The Bitcoin value has undergone a resurgence of late. Recovering from a terrible slump, it has begun to show positive signs of a break-out. However, the likelihood of it rising in value to the dizzying heights it experienced before is very slim. But many experts still believe Bitcoin can surprise the community with its significant rises in the coming years. So, the question arises: Is it a good way to invest your money in Bitcoin?
Bitcoin as An Investment
Historically, Bitcoin has mainly been treated as an investment. This is because there was a lot of investment potential, especially with the coin jumping in value in staggering chunks, often in a matter of days. This meant traders could pump money into Bitcoin and a few days later cash out with a tidy profit margin.
Today, the Bitcoin market is far more sensible, with incremental rises and falls and a far gentler curve. A recent Bitcoin chart, for example, reads more like a hill than a mountain range. This maturing market makes Bitcoin a more stable (and safer) investment with lower risks attached to it. Unfortunately, it does also mean that investors’ profit margins need to be calculated in much more detail, especially when making short-term trades.
As a medium to long-term investment, Bitcoin could grow exponentially and the value might one day be double its current value. That day is a long way off though, and investors would be wise to hang onto the coin for at least a year if not longer in order to potentially realize that level of growth.
Truth be told, Bitcoin is as good (and bad) an investment choice now as it has always been. It is likely to come down to investors on an individual level as to whether to invest further in it. Some have made a lot of money trading Bitcoin over the years; others have lost fortunes. The majority of investors fall somewhere in the middle of those two extremes with not much profit or loss to speak of with Bitcoin.
Interestingly, the proposition of holding and owning Bitcoin as an asset is growing among trading communities. Holding an asset can be a labour of love that might make a profit when you dispose of it, but the core feature of asset management is that you want your assets to retain value over the long term.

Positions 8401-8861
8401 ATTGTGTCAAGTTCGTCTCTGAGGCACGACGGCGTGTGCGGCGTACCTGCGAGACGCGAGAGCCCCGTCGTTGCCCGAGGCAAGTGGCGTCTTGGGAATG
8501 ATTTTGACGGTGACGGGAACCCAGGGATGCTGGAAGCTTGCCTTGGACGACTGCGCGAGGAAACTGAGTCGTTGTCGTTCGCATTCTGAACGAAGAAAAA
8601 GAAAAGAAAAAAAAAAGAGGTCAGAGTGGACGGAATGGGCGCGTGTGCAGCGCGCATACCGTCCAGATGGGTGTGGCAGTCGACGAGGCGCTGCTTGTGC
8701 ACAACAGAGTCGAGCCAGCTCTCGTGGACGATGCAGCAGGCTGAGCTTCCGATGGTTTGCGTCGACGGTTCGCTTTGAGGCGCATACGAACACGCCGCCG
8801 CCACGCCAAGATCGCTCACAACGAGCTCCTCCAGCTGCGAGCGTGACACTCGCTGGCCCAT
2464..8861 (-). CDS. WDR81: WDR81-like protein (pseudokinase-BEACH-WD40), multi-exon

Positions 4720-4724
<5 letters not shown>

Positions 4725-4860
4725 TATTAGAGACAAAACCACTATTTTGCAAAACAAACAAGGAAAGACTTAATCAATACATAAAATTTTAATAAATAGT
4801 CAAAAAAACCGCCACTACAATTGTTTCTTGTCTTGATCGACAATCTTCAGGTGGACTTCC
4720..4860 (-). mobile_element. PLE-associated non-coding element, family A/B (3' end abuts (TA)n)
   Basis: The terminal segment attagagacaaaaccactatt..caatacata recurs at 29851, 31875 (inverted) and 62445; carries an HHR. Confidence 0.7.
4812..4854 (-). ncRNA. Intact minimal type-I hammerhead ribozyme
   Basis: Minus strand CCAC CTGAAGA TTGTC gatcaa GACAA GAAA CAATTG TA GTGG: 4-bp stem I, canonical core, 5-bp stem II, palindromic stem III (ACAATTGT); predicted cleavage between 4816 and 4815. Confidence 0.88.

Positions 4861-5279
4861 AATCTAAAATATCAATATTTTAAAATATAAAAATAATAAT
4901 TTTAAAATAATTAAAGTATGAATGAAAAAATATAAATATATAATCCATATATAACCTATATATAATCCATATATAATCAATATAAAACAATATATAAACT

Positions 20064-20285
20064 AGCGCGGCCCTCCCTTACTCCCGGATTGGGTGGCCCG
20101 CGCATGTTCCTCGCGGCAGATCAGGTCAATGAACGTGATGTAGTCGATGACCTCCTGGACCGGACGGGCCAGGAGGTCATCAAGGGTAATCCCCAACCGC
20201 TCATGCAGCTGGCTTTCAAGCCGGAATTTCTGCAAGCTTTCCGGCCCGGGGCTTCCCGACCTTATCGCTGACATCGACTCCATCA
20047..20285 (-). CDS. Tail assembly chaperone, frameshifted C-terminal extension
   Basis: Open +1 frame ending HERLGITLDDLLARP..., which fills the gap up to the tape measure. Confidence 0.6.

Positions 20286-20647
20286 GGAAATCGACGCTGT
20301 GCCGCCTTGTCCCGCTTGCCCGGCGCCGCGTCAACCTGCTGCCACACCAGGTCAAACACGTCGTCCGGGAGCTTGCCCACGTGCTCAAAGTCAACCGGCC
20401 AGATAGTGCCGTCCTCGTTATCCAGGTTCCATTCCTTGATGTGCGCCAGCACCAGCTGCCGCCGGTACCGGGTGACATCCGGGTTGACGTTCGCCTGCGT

This makes Bitcoin fairly attractive as an asset, but it isn’t without risks.
Why Bitcoin is a Good Asset
Bitcoin has a number of traits that make it a potentially good asset. In terms of growth, there is potential over a long period of time for the asset to gain value. The current charts suggest it is slowly gaining momentum and in a number of years Bitcoin might be worth a lot more than it is today.
Blockchain technology that Bitcoin is built on is also doing very well, with many crypto projects being developed using blockchain tech and many companies looking to implement blockchain ledgers as a security measure. These integrations of blockchain tech are far-reaching with sectors across many industries now exploring blockchain opportunities.
Bitcoin is the poster child of cryptocurrency and the forerunner. This means that as cryptocurrency develops as a whole, more interest will always go to Bitcoin organically because it is the original cryptocurrency. This continued interest means that providing the markets don’t do anything erratic, Bitcoin should always hold some kind of value. When considering any asset purchase it is always wise to analyze whether it will likely always retain some value.
With added workarounds, Bitcoin can become more functional than it was before, making use of the Lightning Network and other developments. This means, like a car, Bitcoin could be used while you own it and has the functionality to be traded with relative ease.
Why Bitcoin is a Bad Asset
As the years go by, there are potential pitfalls to owning Bitcoin as an asset and a good many of these stem from uncertainty within the crypto market.
The first major boundary that Bitcoin has thus far been okay with is regulation. Increasing regulation of financial markets the world over has cast a big spotlight on cryptocurrencies. It is now only one poor law-making decision away from being too heavily regulated. This would have a damaging impact on Bitcoin as well as other cryptocurrencies and could be a disaster for anyone holding Bitcoin as an asset because the value could fall drastically.
The last big problem Bitcoin faces is the functionality of other cryptocurrencies. Currencies like XRP are becoming extremely popular because the coin is transferable to real-world applications. With sleek, fast and functional payments available using XRP, it could be only a matter of time before Bitcoin is knocked off the top spot.
If that happens, and other coins gain traction, Bitcoin could find itself falling further behind. Unlike XRP and other coins, Bitcoin is a very rigid currency with not much scope for further development. This means that to remain viable the workarounds we mentioned above have had to be developed. The problem with workarounds is that they may fix bugs and problems, but they don’t do away with the issues altogether.
If Bitcoin falls too far down the list, it has the possibility of becoming a fossil or a relic. Something owned by people who keep it for nostalgia purposes and not much more.
As you can tell, there are pros and cons to both investing in Bitcoin and owning it as an asset. 2019 will be a big year for cryptocurrency and it is worth seeing out the remainder of the year and seeing where the land lies before committing to any long-term strategy.
Guest post courtesy of Mary Ann Callahan